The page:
ANOVA - First in Stem Cell Therapy of Urinary Incontinence
At ANOVA Institute for Regenerative Medicine our interdiscipinary team of medical experts asseses your problems with incontinence and your eligibility for stem cell treatment with a comprehensive diagnostic work-up.
Together with the Prof. Stehling Institute for Imaging Diagnostics we have developed specific imaging methods to visualise the critical anatomical structures at the pelvic floor including dynamic imaging of the pelvic floor under strain and high-resolution imaging of the urinary spincter.
This allows us to direct the treatment with stem cell products precisely to the area where the stem cell are most needed. With stem cell secretome we can perfuse the urinary spincter to reactivate its function witout any damage to the delicate anatomical structure of the sphincter. This is one of the many advantages over surgical approaches, which invariably lead to a distruction of part or all of the urinary sphincter.
How Stem Cells and Their Secretome can Treat Urinary Incontinence
Stem cells are classically thought to repair damaged tissues and organs by differentiating into and replacing damaged cells. In most cases, however, stem cells exert their therapeutic effect by the secretion of bioactive molecules and microvesicles, collectively called the "stem cell secretome". It is the secretome that directs other stem and progenitor cells, which are already present in the tissue or organ, to the area of injury. The secretome also has anti-apoptotic and anti-inflammatory properties, reduces scarring, effects neo-vascularization, and has immunomodulatory properties.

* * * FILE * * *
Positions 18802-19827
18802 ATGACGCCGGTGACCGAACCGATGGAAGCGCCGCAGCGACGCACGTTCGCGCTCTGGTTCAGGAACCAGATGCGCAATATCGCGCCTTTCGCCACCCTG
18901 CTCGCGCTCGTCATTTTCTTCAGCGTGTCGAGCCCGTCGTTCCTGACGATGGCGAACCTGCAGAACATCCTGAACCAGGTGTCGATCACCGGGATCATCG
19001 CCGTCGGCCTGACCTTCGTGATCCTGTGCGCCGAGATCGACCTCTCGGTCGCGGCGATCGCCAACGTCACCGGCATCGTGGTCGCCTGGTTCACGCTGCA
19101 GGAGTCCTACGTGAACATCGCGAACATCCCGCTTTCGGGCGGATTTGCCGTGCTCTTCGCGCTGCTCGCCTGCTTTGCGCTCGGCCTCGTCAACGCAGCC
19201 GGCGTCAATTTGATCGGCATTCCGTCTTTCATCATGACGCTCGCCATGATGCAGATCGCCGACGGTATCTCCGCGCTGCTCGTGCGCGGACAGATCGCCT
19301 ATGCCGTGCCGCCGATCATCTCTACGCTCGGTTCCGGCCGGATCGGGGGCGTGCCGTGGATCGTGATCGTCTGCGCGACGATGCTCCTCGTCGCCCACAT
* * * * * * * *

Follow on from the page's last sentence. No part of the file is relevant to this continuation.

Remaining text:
Local injections of mesenchymal, muscle-derived, and adipose-derived stem cells have all yielded successful outcomes in animal models of mechanical, nerve, or external urethral sphincter injury in stress urinary incontinence. Early clinical trials using stem cells for the treatment of stress urinary incontinence in both male and female patients have yielded promising functional results with minimal adverse effectsV.
Long Awaited - Now Available for Treatment of Urinary Incontinence: ANOVA Stem Cells and Stem Cell Secretome
Whilst stem cell therapies have for many years been described as promising and successful for the treatment of urinary incontinence in the urological literature, urologists have lamented the unavailability of stem cell products due to regulatory issues. In Germany, this issue was recently addressed during the 73rd annual meeting of the German Urological Society (DGU - Deutsche Gesellschaft für Urologie) VI,VII